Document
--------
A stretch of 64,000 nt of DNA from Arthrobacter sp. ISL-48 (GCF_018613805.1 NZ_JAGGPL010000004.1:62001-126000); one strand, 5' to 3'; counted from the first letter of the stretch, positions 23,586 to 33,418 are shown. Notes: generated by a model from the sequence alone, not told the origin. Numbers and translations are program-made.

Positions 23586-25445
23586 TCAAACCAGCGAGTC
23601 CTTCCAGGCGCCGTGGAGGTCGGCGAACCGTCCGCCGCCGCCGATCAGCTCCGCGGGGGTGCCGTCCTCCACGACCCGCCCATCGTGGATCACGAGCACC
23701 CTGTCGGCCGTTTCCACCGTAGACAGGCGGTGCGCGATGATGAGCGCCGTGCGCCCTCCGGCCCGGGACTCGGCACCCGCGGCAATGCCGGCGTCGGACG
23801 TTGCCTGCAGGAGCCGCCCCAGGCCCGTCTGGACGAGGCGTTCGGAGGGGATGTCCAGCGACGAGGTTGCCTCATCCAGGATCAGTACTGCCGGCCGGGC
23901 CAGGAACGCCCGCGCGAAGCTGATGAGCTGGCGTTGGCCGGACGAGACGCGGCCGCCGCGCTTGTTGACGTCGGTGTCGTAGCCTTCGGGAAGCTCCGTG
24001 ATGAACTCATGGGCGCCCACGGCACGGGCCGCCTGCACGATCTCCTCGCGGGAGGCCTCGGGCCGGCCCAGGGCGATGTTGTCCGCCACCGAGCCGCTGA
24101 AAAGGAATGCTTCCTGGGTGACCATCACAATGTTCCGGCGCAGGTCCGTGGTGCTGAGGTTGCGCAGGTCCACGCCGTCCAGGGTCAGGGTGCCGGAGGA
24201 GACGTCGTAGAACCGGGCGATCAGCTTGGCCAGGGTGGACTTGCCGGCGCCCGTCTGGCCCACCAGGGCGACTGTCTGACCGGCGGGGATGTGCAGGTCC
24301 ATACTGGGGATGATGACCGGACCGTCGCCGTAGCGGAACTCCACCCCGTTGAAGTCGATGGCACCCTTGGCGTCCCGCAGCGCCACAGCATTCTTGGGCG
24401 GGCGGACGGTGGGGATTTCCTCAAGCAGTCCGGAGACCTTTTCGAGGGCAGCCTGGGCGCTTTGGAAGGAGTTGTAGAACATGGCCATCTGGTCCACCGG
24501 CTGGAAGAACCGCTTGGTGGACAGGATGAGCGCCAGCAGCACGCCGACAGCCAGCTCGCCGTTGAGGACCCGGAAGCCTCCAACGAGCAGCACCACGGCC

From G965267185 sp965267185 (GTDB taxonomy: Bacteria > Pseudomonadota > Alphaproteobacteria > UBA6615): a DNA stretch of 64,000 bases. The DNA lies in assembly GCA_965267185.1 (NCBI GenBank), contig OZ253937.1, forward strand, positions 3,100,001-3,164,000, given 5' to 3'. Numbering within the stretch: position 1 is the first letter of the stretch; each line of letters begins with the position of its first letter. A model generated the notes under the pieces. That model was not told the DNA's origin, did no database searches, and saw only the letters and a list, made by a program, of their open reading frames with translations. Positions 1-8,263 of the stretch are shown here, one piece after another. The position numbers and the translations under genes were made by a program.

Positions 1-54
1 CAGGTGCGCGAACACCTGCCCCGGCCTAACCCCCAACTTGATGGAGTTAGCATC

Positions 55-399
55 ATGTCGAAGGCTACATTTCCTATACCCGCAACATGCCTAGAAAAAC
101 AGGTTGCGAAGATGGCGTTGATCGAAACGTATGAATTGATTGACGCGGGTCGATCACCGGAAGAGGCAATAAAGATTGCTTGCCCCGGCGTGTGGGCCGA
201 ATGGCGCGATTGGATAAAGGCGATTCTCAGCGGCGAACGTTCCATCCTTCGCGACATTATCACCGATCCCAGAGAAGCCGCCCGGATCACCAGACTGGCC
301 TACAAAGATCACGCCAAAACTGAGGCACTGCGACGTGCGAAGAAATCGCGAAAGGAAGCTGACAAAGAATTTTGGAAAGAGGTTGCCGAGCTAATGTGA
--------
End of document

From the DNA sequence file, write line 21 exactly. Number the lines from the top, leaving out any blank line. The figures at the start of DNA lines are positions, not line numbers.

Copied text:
301 TACAAAGATCACGCCAAAACTGAGGCACTGCGACGTGCGAAGAAATCGCGAAAGGAAGCTGACAAAGAATTTTGGAAAGAGGTTGCCGAGCTAATGTGA